We got some good questions for you this week, questions we could definitely expand on at later posts, so don't be afraid to ask us to elaborate on any of them. Also, we might have some great news coming your way soon, so make sure you keep in touch! As always, there are links of where to find us online at the end of the post.
Without further ado...
-- Monasteries have some religious undertones. How do you deal with this in this day and age?
Surprisingly enough, despite its overall theme, Ale Abbey doesn't hint to being a game around religion of any kind. Sure, the setting is there, but our focus is on the work done in the monasteries, and more specifically beer production. We did not actively avoid portrayal or symbolism, and we still managed to leave anything religious out of it; and this is why we're very thankful that the game feels organically inclusive to all!
-- How do relationships with other game devs affect your games' development?
Discussion with other devs is - as expected - continuous and daily. It helps a lot to compare experiences (development, publishing, sales, etc) and ideas, but more importantly these relationships offer great platforms for feedback exchange. Remember these are people who work in the same field and their feedback is on point. Still, regardless of how valuable feedback, it's not the only thing that is exchanged. Contacts and networking in general is a vital by-product of being open and helpful towards other developers. In terms of game/design and development, Emiliano feels that the impact of these relationships gets kind of limited, mostly to discussing feedback loops when there's a build that can be tested. Rarely, he can even unearth some great gems of ideas that friendly developers had no time to develop or use, but were still willing to share!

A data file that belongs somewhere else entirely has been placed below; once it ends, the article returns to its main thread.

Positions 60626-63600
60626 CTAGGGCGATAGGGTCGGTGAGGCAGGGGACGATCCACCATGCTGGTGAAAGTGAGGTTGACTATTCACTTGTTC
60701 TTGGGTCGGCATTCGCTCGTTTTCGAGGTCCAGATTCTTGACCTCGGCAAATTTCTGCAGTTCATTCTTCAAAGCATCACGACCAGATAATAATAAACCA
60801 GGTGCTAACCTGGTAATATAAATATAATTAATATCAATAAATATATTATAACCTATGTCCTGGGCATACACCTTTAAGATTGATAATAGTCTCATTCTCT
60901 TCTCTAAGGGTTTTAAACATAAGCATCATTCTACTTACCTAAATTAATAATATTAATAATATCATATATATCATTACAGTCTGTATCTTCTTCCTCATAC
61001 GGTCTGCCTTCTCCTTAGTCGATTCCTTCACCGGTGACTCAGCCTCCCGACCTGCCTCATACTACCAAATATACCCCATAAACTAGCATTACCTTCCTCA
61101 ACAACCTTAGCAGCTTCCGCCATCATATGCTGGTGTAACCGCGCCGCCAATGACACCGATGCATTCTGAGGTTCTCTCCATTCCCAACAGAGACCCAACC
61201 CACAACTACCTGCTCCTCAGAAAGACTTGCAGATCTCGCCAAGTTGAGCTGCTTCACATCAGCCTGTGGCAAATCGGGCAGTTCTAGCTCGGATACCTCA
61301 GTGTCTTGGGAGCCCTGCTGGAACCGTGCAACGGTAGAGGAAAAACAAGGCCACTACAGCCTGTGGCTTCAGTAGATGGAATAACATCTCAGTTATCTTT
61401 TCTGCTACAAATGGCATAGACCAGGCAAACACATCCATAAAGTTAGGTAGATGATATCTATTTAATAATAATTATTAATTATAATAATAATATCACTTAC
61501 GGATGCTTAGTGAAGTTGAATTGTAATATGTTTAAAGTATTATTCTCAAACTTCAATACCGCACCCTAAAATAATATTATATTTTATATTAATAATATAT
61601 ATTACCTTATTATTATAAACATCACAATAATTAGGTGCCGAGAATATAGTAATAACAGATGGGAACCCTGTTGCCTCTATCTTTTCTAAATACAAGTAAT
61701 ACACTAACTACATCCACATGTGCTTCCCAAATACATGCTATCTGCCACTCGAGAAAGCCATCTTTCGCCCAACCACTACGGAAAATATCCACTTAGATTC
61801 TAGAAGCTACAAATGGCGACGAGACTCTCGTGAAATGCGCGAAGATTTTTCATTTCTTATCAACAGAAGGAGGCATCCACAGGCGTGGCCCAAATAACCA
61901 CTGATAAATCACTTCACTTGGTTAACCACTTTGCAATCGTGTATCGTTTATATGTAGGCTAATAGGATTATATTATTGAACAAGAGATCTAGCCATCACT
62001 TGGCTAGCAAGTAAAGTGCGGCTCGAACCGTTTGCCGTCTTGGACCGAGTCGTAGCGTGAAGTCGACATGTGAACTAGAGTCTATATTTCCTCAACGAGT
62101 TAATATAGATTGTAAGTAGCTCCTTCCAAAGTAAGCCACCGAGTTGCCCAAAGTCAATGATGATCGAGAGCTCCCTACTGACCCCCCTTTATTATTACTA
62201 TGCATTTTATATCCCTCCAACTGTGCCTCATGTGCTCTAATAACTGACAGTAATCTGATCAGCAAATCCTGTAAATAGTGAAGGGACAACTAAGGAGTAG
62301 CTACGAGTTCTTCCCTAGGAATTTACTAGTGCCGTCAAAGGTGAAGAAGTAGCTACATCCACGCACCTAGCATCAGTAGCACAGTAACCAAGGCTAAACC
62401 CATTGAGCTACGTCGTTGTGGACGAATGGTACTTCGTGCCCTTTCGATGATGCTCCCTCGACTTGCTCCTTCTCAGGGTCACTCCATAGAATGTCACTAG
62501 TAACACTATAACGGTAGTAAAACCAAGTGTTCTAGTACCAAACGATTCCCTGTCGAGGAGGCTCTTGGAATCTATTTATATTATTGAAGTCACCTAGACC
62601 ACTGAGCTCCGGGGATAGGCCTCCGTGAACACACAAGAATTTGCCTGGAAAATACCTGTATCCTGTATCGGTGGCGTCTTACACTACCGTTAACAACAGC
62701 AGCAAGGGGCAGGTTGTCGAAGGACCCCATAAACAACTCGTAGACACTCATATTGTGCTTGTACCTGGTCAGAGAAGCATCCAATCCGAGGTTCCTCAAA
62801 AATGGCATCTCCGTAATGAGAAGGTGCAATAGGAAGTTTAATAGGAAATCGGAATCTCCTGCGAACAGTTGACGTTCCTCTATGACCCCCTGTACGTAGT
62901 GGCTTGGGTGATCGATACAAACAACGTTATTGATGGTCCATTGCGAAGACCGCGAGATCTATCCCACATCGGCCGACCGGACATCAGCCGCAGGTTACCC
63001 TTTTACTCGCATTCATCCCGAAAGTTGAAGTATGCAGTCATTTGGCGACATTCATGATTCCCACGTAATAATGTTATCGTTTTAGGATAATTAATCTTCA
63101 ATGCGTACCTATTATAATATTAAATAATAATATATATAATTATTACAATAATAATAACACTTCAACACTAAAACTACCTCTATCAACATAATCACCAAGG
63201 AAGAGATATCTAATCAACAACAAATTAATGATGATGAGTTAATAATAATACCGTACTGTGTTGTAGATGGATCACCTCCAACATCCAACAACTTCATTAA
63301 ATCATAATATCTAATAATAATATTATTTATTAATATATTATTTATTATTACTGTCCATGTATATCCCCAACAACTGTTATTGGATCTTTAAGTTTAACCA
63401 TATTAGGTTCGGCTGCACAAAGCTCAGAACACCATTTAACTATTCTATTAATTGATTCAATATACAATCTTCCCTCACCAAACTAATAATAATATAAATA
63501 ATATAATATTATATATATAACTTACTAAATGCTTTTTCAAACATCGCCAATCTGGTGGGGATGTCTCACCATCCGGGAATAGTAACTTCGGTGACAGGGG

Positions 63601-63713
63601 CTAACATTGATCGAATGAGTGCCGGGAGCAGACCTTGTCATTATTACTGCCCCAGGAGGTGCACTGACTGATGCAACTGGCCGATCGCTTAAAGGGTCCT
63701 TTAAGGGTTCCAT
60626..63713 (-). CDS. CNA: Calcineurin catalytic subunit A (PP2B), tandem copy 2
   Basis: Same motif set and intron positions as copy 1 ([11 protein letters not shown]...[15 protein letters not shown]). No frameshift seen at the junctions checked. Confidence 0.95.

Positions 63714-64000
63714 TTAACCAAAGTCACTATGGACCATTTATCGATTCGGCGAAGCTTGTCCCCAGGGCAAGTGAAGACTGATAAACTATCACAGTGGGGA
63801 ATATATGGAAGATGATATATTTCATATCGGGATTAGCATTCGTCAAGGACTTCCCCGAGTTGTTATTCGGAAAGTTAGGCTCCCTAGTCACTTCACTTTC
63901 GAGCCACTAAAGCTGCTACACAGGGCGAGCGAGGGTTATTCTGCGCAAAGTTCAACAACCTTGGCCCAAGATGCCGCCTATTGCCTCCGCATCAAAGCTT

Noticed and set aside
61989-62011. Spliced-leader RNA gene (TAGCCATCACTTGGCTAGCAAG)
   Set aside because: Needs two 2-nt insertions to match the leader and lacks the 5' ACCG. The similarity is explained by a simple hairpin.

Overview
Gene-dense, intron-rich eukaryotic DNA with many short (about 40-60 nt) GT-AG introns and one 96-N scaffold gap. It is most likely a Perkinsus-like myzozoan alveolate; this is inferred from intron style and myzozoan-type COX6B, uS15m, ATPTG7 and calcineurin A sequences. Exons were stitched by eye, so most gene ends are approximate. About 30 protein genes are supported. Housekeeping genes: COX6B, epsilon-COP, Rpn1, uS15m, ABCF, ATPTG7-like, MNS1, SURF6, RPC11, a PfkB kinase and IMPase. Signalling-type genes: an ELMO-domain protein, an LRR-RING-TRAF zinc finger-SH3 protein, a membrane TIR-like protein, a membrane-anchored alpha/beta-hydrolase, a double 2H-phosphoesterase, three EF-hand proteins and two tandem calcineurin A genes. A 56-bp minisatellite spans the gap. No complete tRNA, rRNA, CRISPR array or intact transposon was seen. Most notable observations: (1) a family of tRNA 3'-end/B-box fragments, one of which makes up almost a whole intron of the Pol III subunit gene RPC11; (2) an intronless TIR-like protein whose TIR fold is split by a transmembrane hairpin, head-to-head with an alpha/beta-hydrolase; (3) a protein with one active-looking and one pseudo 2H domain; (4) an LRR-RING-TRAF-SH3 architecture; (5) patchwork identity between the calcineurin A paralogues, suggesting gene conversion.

-- How demanding do we plan to make the game for people who are already experienced in the tycoon/management genre?
That's a bit of a hard question to answer because there is a big number of different people enjoying a variety of tycoon games. If we were to rank tycoon games from 1 (hyper-casual) to 10 (hardcore Business Simulation), we could definitely place Ale Abbey to somewhere around 7. Players will definitely find the detail and depth someone would expect in a tycoon game, but it will never feel like looking at an interactive excel sheet or a hyper-realistic sim. Remember we still want to keep it zen!
-- What is the one part of brewing you absolutely adore?
For Emiliano that would be recipe creation, and directly related to that, the final tasting when you see if the recipe was solid. Emiliano absolutely loves creating recipes, to the point that he will use guidelines from books (or the web) for a given style, but will elaborate on it for a few days using Beersmith. Being an avid cook, he feels this part of brewing really relates to cooking, or better yet pastry due to the high amount of precision and biochemistry involved in the process!
Yannis is not as adventurous with recipes or materials, but feels very attracted to the process of creating something out of nothing using one's own hands. That moment when the mode switches from making sure everything is gathered (boxes of malt on the floor, yeast and hops in the fridge, equipment and other material at the ready) to full out go-time, feels like beginning a new trip to wortland every time!
Thanks for your time and see you all next Friday!
-- Hammer & Ravens
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